2010-09-24

A personal annotations of Veach's thesis (22)

Overview idea of Bidirectional path tracing

In forward path tracing method, we don't know where the light comes from, therefore, we sample them to find them. However, light comes from light sources. Therefore, it is natural to distribute light from the light source and then sample the environment to find where is bright. This could be more efficient. How this can be done without biasing is an issue and the paper described it.

There are some cases that forward path tracer hardly handles some paths. For example, a projector projects an image to a wall. Forward path tracer creates paths from a view point and hits the wall, then samples the lens of the projector. Just looking up the light source (the projector) can be done, but, it is difficult to see the image on the wall since such a dense samples must be on the lens without a direct guidance. It's not impossible for forward path tracer, but practically it is hard and mostly we could not see an image.

In this case, the projector projects an image to the wall and sample the wall would be more efficient. This is my understanding of the basic idea of bidirectional path tracing.

Overview idea of Metropolis sampling algorithm

There is a case that bidirectional path tracer also has problems to find some kind of paths. Veach's paper's example is that: ``there are two rooms, one room has a light source, other is dark room that doesn't have any light source. There is a door in-between the rooms, that is almost closed. The camera is in the dark room.'' The light only passes through the gap of the door. To avoid bias, we could not sample the door's gap only. (Is we do that, then there will be a path that can not be detected.) If we can find a nice path once, we should exploit something similar path, but not the same ones. This is the Metropolis method. (Metropolis is a person's name who proposed this method.)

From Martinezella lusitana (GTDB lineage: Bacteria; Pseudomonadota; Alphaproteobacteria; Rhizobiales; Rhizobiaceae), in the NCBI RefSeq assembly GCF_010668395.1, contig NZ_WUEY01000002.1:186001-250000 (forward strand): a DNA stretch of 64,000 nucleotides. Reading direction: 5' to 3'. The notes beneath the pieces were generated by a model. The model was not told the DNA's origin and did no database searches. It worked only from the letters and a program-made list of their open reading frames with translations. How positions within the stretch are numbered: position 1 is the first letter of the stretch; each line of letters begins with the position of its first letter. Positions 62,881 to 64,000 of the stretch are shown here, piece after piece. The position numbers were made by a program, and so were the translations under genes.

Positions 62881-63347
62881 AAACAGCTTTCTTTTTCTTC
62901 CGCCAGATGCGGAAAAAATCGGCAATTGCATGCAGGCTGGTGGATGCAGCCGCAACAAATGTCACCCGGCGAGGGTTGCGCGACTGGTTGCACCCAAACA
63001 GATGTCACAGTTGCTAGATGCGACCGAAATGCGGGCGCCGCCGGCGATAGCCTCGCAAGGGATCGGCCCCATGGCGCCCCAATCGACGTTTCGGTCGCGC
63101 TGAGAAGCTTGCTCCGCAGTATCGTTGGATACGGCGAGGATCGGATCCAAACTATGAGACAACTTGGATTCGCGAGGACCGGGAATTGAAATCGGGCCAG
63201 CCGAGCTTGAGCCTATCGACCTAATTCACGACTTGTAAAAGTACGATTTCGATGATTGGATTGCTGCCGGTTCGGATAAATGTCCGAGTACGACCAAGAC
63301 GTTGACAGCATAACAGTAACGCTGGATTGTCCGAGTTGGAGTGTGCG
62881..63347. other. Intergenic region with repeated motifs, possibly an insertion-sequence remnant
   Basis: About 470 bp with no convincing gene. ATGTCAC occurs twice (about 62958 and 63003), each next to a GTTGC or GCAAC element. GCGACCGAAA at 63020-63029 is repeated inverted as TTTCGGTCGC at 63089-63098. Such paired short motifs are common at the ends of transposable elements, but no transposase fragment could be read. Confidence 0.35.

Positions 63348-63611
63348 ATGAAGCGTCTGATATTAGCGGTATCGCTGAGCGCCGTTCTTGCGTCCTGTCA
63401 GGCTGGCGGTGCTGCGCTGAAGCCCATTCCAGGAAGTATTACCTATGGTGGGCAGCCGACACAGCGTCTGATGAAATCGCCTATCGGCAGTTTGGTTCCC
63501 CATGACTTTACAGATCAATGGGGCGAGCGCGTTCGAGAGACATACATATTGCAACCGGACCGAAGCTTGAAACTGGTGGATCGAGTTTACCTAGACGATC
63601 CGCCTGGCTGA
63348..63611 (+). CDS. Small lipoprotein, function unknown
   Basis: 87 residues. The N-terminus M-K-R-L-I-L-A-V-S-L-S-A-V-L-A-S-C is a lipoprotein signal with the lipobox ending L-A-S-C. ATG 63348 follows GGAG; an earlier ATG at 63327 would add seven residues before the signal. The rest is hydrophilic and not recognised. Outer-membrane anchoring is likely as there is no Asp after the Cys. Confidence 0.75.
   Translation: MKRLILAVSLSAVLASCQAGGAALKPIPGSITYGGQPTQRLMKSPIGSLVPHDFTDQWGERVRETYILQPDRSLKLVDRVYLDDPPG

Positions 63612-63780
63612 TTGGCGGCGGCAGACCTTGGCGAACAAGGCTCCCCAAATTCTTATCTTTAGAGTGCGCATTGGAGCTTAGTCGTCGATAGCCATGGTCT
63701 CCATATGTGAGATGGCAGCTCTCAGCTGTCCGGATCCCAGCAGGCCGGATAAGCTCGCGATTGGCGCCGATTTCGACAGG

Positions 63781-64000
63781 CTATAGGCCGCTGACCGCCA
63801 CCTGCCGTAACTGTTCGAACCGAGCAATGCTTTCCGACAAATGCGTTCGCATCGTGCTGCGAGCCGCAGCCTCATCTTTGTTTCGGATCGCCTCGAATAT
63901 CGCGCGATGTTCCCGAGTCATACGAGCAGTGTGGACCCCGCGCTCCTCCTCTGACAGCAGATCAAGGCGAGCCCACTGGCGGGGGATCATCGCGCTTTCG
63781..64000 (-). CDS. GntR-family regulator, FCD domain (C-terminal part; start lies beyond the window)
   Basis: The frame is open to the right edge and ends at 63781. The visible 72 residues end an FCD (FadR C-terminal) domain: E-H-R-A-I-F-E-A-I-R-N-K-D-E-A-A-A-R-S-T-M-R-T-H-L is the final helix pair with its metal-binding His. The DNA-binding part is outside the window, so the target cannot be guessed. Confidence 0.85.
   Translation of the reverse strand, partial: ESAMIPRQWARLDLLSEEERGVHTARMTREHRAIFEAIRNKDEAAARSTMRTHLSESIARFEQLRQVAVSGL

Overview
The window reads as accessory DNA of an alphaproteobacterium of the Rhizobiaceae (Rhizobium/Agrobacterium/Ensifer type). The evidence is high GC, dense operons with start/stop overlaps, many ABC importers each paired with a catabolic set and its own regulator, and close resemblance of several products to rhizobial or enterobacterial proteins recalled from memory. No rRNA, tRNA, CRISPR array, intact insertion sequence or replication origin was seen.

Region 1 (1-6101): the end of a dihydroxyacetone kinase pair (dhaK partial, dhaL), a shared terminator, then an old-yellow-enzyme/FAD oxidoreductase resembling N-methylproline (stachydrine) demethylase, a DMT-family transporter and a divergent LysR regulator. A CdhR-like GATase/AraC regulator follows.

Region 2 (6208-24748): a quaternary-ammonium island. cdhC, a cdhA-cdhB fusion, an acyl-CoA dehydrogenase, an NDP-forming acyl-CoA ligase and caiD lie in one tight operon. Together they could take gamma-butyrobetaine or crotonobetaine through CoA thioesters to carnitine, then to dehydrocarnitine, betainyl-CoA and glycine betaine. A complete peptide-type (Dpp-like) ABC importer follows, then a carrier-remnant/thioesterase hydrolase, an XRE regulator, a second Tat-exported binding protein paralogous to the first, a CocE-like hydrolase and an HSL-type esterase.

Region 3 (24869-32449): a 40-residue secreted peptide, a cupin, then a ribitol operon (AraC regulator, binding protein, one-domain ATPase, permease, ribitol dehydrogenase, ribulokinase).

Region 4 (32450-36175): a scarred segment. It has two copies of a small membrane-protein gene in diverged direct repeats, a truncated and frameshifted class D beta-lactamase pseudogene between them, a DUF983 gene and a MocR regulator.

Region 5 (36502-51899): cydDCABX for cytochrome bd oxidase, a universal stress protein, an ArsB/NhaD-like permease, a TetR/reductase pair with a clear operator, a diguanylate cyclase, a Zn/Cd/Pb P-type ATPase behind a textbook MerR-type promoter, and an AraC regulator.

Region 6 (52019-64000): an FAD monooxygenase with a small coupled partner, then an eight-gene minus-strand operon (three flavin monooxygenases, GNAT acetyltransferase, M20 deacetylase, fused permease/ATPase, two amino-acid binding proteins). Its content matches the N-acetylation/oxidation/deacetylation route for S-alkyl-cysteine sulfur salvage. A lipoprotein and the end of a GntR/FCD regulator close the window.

Veach proposed the initial guess is done by a bidirectional path tracer. If we could find a path that can reach to any light source, we perturbate the path and exploit more paths exist or not.

By the way, I used some kind of variational method for geometry processing. A problem is interpreted to some kind of potential energy problem and is applied a variational method. But the energy design is the problem. Once you have a nice energy, then perturbate your solution and get the better solution. For the light transport problem, it seems difficult to find a derivative, but, the basic idea of Metropolis algorithm looks surprisingly similar.

I enjoyed the Veach's paper. This paper uses a kind of basic and orthodox methods. Basic and orthodox are well established and so many times challenged, therefore I like them.

My personal annotations of Veach's paper ends now. Thanks a lot. So, what will be the next?

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